Here are five things you must know for Wednesday, Jan. 27:
1. — Stock Futures Sink Ahead of Tesla and Apple Earnings, Fed Decision
Stock futures pointed lower Wednesday following earnings from Microsoft (MSFT) – Get Report and ahead of reports from Tesla (TSLA) – Get Report and Apple (AAPL) – Get Report, and as investors turned their attention to the conclusion of the Federal Reserve’s policy meeting.
Contracts linked to the Dow Jones Industrial Average fell 316 points and S&P 500 futures declined 42 points. Nasdaq futures were down 56 points but had traded higher earlier after Microsoft’s fiscal second-quarter sales rose more than expected.
Sentiment was weighed down by uncertainty surrounding President Joe Biden’s $1.9 trillion coronavirus relief given the slim majority of the Democrats in the Senate, and data showing that confirmed global cases of Covid-19 surpassed 100 million.
Biden said the U.S. government was working to buy 200 million more doses of Covid-19 vaccines, enough to fully inoculate nearly every American by the end of the summer, according to the president.
Stocks finished modestly lower Tuesday following a number of solid earnings reports, but gains were held back by the possibility that a U.S. coronavirus relief package could be delayed.
2. — Microsoft Sales Get Lift From Surge in Cloud Revenue
Microsoft was rising in premarket trading Wednesday after the software giant posted much stronger-than-expected fiscal second-quarter earnings thanks in part to a surge in cloud revenue and a big jump in personal computer sales.
Earnings at Microsoft were $2.03 a share, well ahead of the Wall Street forecast of $1.64. Revenue rose a more-than-expected 17% to $43.1 billion, topping analysts’ estimates of $40.2 billion.
Intelligent cloud revenue rose 23% from last year to $14.6 billion, with server products and cloud services sales rising 26%, driven by a 50% surge in revenue at Azure, Microsoft’s cloud-computing cloud division.
Personal computing revenue rose 14% to $15.1 billion.
“What we have witnessed over the past year is the dawn of a second wave of digital transformation sweeping every company and every industry,” said CEO Satya Nadella. “Building their own digital capability is the new currency driving every organization’s resilience and growth. Microsoft is powering this shift with the world’s largest and most comprehensive cloud platform.”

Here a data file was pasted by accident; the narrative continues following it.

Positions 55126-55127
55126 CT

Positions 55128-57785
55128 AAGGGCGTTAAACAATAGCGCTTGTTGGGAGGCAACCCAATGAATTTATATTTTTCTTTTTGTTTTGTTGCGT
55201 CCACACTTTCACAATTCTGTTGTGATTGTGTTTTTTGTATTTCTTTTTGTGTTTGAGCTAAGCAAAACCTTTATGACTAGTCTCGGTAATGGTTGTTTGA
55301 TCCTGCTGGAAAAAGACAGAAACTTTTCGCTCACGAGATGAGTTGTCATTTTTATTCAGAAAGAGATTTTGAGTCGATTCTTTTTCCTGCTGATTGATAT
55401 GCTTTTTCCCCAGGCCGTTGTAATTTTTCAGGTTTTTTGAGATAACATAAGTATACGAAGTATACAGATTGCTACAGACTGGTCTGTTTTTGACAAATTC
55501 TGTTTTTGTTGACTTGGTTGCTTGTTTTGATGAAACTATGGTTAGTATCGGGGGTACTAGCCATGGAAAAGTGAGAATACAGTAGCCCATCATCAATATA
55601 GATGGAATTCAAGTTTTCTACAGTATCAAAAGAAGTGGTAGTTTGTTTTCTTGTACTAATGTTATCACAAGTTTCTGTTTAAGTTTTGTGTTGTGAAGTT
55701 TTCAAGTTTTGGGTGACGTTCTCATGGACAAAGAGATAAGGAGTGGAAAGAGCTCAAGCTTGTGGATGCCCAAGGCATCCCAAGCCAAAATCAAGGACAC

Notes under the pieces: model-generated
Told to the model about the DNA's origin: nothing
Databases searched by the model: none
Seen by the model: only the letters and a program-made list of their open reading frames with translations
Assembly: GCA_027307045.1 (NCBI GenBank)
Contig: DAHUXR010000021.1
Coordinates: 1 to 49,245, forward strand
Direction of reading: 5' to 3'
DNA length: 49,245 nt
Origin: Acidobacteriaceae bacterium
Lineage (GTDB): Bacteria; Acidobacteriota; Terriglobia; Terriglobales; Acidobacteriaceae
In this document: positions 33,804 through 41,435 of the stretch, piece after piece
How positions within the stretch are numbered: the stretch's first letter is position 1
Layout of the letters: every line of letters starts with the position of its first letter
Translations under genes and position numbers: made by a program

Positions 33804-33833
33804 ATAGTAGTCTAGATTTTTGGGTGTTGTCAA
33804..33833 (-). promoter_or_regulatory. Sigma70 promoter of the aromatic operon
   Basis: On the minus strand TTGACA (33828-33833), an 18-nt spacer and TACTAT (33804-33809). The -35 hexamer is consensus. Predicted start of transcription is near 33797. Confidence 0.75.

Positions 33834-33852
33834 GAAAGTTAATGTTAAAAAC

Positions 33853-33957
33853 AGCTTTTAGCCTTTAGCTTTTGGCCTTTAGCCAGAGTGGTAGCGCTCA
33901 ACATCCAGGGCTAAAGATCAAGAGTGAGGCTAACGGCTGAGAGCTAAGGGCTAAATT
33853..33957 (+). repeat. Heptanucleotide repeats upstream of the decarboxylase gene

For the third quarter, revenue at Microsoft’s intelligent cloud segment was forecast at between $14.7 billion and $14.95 billion, an outlook that at the midpoint topped analysts’ estimates of about $14.1 billion.
Total revenue for the quarter was forecast at $40.35 billion to $41.25 billion, well ahead of expectations of $38.74 billion.
“There isn’t too much more to it other than to acknowledge that global productivity has rapidly shifted from central office locations to dispersed work environments and Microsoft is at the heart of it all,” said Jim Cramer and the Action Alerts PLUS team, which holds Microsoft in its portfolio.
The stock rose 1.63% to $236.11 in premarket trading Wednesday.
3. — Wednesday’s Calendar: Boeing, AT&T and Facebook Earnings
Earnings reports are expected Wednesday from Tesla, Apple, Facebook (FB) – Get Report, Abbott Laboratories (ABT) – Get Report, Levi Strauss (LEVI) – Get Report, Las Vegas Sands (LVS) – Get Report, Lam Research (LRCX) – Get Report, Norfolk Southern (NSC) – Get Report, General Dynamics (GD) – Get Report, Crown Castle (CCI) – Get Report and ServiceNow (NOW) – Get Report.
The U.S. economic calendar on Wednesday includes an announcement on interest rates from the Federal Reserve at 2 p.m. ET followed by a press conference with Fed Chairman Jerome Powell at 2:30 p.m.
The Fed isn’t expected to move on interest rates and has signaled it will keep them near zero through 2023. Many Fed-watchers expect the central bank likely will reiterate Wednesday its commitments to keep rates near zero and make billions in monthly bond purchases until at least the end of the year.
The calendar also includes Durable Goods Orders for December at 8:30 a.m. and Oil Inventories for the week ended Jan. 22 at 10:30 a.m.
4. — Walgreens Names Roz Brewer as CEO
Brewer will become the only current Black female CEO in the S&P 500 index, according to Bloomberg.
Brewer will be taking over from billionaire Stefano Pessina, who has been CEO since 2015.
Pessina, who owns more than 16% of Walgreens, will become executive chairman.
Brewer’s digital expertise made her an ideal candidate to oversee the company’s transformation, Pessina told Bloomberg. That and her leadership skills will make up for her lack of experience in the healthcare industry, he said.
Shares of Walgreens jumped 4.7% to $51.50 in premarket trading.
5. — GameStop Rally Called ‘Insane’ and ‘Dangerous’ by Michael Burry
“If I put $GME on your radar, and you did well, I’m genuinely happy for you,” said Burry in a tweet. “However, what is going on now – there should be legal and regulatory repercussions. This is unnatural, insane, and dangerous.”
Burry is the head of Scion Asset Management. He was a major character in “The Big Short” book and film, which were based on his bet against the U.S. housing market.
He told Bloomberg he was “neither long nor short” GameStop. His investment firm owned a 2.4% stake as of Sept. 30 after paring its holdings in the third quarter, according to regulatory filings compiled by Bloomberg.
Burry drew attention to GameStop back in mid-2019 when his firm unveiled a 3.3% stake in the video game retailer.
The stock was up more than 66% in premarket trading to $246.
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